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The Mass Correction Analysis shows how a thermal mass “high mass” wall behaves in a given climate in comparison to a “low mass” wall (such as stick-built or insulated metal panel) as a whole in terms of building performance. This analysis produces a steady-state (material) R-value and the (effective) R-value required of a low-mass wall to match a thermal mass wall in BTU consumption. In other words, it shows that high mass walls will always perform at a much higher R-value than just the purchased or “material” R-value.

The Isothermal analysis shows how thermal bridges affect a wall assembly’s R-value, by comparing a wall featuring thermal mass systems to a competing wall system, such as one built with metal ties and solid-through concrete sections or brick and block cavity wall. This analysis produces a calculated (steady-state) R-value and a corrected R-value for each panel, as well as the percentage of loss for the walls.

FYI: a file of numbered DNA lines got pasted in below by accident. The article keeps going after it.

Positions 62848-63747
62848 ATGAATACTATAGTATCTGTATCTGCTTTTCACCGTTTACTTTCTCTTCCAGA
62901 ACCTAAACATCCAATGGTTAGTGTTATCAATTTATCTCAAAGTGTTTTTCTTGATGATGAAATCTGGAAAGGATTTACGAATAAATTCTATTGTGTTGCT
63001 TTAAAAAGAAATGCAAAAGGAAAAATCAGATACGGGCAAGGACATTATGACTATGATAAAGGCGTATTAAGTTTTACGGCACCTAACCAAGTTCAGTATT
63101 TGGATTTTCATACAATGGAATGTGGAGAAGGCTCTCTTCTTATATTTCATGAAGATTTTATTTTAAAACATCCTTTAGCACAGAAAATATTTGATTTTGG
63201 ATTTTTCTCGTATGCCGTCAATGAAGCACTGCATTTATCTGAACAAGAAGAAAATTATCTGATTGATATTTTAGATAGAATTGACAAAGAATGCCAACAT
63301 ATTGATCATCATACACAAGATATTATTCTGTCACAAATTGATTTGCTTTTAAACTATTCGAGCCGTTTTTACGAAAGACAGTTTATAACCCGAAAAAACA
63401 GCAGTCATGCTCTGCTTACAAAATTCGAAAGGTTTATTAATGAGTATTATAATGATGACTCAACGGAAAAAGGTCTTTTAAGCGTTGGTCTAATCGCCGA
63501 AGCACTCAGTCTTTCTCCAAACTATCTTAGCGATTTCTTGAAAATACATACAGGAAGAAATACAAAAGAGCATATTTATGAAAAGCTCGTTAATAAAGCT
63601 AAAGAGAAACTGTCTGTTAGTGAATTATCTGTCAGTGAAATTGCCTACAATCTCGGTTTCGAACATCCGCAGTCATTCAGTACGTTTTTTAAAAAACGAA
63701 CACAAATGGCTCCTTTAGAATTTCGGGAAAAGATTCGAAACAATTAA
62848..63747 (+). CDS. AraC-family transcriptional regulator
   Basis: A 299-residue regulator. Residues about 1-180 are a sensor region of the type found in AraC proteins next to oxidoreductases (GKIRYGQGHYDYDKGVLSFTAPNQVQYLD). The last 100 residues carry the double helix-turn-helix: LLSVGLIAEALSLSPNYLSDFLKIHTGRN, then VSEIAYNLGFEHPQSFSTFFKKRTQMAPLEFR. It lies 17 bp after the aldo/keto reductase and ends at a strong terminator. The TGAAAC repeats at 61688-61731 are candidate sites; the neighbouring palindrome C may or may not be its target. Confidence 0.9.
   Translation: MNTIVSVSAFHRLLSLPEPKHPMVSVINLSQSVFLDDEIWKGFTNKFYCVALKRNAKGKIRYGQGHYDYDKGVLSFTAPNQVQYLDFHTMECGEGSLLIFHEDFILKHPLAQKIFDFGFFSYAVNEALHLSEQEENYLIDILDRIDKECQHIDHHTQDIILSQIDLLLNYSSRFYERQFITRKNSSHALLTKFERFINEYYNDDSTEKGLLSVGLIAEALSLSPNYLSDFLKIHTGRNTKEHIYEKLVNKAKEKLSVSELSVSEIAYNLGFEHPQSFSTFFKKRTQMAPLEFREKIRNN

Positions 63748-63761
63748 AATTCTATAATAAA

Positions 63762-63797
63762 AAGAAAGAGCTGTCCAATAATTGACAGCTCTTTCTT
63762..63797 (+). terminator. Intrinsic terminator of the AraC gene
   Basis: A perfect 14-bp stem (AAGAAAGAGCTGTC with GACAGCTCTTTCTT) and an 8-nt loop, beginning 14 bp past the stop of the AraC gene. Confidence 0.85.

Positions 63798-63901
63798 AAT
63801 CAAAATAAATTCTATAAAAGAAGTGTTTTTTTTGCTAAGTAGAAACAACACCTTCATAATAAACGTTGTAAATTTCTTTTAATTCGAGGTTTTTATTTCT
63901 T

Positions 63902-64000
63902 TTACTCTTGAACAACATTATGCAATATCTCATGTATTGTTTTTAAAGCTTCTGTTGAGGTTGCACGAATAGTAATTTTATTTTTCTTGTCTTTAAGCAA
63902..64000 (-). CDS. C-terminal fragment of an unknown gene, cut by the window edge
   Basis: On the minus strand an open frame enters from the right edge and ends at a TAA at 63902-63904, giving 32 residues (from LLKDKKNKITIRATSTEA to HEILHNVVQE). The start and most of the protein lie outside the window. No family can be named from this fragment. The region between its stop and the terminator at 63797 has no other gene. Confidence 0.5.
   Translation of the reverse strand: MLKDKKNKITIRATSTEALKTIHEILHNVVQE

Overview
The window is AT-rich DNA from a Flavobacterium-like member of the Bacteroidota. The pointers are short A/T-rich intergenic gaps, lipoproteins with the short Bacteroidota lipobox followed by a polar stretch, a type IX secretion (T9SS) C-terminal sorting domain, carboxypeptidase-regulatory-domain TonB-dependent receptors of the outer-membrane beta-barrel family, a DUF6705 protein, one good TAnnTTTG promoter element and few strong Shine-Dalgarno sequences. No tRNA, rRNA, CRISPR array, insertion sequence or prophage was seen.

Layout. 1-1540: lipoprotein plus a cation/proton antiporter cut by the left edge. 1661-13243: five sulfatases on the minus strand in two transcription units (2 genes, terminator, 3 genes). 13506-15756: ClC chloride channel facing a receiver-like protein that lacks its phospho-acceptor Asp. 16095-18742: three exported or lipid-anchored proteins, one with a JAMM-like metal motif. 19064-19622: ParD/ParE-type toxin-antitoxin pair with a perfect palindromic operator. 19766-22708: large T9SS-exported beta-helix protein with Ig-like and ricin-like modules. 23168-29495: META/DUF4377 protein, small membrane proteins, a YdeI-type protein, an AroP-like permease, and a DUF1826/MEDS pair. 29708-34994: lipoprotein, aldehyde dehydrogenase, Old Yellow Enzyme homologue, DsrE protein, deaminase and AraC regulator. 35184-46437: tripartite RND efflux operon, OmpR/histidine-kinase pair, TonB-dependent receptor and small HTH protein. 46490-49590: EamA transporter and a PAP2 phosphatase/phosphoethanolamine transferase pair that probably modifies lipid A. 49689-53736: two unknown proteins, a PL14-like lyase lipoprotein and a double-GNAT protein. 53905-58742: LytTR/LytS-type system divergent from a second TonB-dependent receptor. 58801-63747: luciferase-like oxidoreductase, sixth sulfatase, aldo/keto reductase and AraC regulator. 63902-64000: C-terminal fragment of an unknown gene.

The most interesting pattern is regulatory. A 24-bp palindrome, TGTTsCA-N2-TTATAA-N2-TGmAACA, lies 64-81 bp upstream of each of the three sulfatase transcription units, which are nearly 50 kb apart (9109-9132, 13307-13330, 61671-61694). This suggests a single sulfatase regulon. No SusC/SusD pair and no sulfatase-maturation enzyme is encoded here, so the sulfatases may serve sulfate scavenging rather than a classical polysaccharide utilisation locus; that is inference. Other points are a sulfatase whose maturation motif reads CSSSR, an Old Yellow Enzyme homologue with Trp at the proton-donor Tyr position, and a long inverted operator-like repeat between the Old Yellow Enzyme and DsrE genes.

The Energy Savings Analysis shows the expected energy savings per year from a thermal mass wall when compared to competing wall system. R-values from a mass correction or isothermal analysis are used. Calculated over a period of one year, only energy consumption through the opaque portion the wall is considered with this analysis.

Based on the theory of water migration present in the ASHRAE Handbook of Fundamentals, Dewpoint Analysis analysis is used to illustrate and predict the water vapor migration and condensation potential for a given wall assembly.